It's All In The Packaging
Thanks so much for the kind words on the production of the recent FreeOK 2013 videos.
I shot the A-camera myself, and a couple of volunteers with their own cameras provided the two other angles (a big "thank you" to them).
Personally, I find myself tremendously frustrated with the substandard quality of most conference videos. An organization will spend copious amounts of money on venue, lodging, food, travel and promotion, but they'll document this major event for a global online audience by placing a last-minute recuit with a Handycam in the back corner. Lousy audio. No close-ups. Poor framing. Crap lighting. And the constant passing-by of attendees walking in front of the poorly-positioned camera. Ugh.
We're in the business of storytelling (or at least we should be). We have a responsibility to make the evidence and arguments we're presentation as palatable as possible: polished, informative, entertaining. Otherwise, we limit our effectiveness.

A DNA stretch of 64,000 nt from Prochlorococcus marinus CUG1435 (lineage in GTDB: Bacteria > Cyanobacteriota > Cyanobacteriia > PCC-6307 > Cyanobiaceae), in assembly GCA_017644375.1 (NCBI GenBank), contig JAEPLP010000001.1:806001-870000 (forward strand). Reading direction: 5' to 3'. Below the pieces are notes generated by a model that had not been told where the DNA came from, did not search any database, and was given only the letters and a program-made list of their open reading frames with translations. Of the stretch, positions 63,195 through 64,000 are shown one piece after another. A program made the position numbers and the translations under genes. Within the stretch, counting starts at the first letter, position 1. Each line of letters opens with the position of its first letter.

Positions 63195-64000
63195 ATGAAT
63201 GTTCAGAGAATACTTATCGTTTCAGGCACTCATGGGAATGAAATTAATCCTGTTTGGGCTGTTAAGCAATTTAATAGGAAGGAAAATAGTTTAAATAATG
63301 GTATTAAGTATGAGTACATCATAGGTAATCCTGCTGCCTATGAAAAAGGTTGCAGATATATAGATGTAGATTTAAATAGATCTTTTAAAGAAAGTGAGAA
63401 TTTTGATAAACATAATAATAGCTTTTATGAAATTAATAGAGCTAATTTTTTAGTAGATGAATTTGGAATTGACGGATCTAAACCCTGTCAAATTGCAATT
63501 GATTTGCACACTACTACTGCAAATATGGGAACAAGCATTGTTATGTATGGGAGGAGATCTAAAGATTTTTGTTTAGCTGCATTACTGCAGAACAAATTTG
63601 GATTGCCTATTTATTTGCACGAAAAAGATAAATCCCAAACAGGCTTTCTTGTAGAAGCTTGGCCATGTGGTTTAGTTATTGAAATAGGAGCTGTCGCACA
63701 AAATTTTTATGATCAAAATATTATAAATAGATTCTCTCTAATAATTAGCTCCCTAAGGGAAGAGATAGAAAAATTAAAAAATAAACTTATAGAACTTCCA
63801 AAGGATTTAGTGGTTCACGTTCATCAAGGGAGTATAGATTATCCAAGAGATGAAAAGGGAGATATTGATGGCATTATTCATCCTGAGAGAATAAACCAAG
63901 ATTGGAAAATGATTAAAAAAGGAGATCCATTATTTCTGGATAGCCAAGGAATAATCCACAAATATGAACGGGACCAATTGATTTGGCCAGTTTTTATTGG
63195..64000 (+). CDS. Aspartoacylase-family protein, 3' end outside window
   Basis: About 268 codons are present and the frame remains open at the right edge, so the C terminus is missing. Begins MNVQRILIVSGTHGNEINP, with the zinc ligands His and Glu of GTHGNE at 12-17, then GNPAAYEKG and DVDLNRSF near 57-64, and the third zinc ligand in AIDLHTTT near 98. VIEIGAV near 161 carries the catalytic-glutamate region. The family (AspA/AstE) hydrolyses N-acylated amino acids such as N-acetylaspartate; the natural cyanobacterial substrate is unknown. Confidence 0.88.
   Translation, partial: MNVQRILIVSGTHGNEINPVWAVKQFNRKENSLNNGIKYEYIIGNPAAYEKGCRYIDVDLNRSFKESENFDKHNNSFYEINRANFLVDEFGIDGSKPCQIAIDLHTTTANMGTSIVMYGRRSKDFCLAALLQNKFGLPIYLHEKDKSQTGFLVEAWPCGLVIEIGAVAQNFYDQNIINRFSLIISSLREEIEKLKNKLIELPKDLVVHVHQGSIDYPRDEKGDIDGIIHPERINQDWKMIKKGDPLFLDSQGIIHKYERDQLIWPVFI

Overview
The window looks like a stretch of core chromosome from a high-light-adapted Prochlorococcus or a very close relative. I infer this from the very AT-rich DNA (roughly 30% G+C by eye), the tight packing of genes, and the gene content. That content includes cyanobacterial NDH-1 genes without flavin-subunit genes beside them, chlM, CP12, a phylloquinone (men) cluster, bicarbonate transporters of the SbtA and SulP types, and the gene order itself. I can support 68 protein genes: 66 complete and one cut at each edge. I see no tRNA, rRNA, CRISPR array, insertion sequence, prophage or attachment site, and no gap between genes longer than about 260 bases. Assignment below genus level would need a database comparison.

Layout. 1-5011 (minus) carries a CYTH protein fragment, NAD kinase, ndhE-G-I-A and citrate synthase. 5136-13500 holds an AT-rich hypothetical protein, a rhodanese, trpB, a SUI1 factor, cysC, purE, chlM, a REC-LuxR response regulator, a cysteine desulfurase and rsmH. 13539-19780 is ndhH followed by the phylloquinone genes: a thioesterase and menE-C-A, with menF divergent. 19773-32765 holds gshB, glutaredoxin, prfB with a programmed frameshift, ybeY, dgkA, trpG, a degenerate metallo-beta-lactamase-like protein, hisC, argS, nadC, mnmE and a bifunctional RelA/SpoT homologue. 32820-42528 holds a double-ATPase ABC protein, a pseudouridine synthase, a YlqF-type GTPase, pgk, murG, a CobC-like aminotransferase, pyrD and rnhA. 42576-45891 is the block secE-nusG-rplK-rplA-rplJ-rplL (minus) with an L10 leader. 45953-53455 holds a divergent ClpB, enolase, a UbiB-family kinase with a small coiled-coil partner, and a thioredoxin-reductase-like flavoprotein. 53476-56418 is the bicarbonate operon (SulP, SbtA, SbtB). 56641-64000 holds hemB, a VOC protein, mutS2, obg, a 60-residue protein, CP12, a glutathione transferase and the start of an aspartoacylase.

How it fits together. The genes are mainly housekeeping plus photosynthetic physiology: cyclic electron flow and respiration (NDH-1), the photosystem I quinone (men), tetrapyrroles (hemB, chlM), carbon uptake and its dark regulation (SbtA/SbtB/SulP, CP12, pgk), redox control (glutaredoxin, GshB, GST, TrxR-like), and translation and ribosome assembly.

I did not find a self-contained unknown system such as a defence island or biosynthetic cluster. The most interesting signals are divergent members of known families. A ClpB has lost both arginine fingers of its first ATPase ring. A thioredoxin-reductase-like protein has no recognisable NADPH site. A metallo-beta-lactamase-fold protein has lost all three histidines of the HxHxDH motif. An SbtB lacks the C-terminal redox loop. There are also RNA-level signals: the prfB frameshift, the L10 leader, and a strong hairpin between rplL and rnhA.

We live in an age where people are shooting 1080p video on their cell phones. It's a culture weaned on the Discovery Channel (not C-SPAN), and while some decry polish as "dumbing down" or "selling out," I think it's a necessary tool in the fight against superstition. Why wouldn't we want to present ourselves with excellence?
Churches are selling falsehoods with million-dollar media departments. Are we to counter with grainy, poorly-shot, poorly-edited and mostly inaccessible responses?
I think not. It's time for the freethought movement to take a lesson from TED and TAM, remembering that if something of value is packaged poorly, the package may never even be opened at all.